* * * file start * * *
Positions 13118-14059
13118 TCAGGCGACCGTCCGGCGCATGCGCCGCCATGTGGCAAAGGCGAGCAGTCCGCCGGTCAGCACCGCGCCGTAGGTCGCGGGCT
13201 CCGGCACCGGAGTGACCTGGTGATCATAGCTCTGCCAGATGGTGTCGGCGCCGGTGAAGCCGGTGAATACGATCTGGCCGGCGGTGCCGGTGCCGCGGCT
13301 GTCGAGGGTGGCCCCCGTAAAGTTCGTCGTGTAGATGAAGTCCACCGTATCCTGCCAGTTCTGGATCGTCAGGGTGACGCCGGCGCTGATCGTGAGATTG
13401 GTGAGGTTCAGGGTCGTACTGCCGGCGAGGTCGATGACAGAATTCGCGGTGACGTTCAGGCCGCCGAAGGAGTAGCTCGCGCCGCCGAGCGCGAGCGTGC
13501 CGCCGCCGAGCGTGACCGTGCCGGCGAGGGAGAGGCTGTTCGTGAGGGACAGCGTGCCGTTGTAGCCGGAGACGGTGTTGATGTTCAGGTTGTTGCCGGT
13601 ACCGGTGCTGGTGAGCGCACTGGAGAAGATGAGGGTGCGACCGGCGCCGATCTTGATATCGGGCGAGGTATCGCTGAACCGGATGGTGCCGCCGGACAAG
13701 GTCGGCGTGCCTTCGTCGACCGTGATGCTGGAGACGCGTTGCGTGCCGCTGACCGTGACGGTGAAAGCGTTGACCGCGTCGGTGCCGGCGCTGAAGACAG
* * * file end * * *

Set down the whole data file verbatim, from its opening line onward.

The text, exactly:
Positions 13118-14059
13118 TCAGGCGACCGTCCGGCGCATGCGCCGCCATGTGGCAAAGGCGAGCAGTCCGCCGGTCAGCACCGCGCCGTAGGTCGCGGGCT
13201 CCGGCACCGGAGTGACCTGGTGATCATAGCTCTGCCAGATGGTGTCGGCGCCGGTGAAGCCGGTGAATACGATCTGGCCGGCGGTGCCGGTGCCGCGGCT
13301 GTCGAGGGTGGCCCCCGTAAAGTTCGTCGTGTAGATGAAGTCCACCGTATCCTGCCAGTTCTGGATCGTCAGGGTGACGCCGGCGCTGATCGTGAGATTG
13401 GTGAGGTTCAGGGTCGTACTGCCGGCGAGGTCGATGACAGAATTCGCGGTGACGTTCAGGCCGCCGAAGGAGTAGCTCGCGCCGCCGAGCGCGAGCGTGC
13501 CGCCGCCGAGCGTGACCGTGCCGGCGAGGGAGAGGCTGTTCGTGAGGGACAGCGTGCCGTTGTAGCCGGAGACGGTGTTGATGTTCAGGTTGTTGCCGGT
13601 ACCGGTGCTGGTGAGCGCACTGGAGAAGATGAGGGTGCGACCGGCGCCGATCTTGATATCGGGCGAGGTATCGCTGAACCGGATGGTGCCGCCGGACAAG
13701 GTCGGCGTGCCTTCGTCGACCGTGATGCTGGAGACGCGTTGCGTGCCGCTGACCGTGACGGTGAAAGCGTTGACCGCGTCGGTGCCGGCGCTGAAGACAG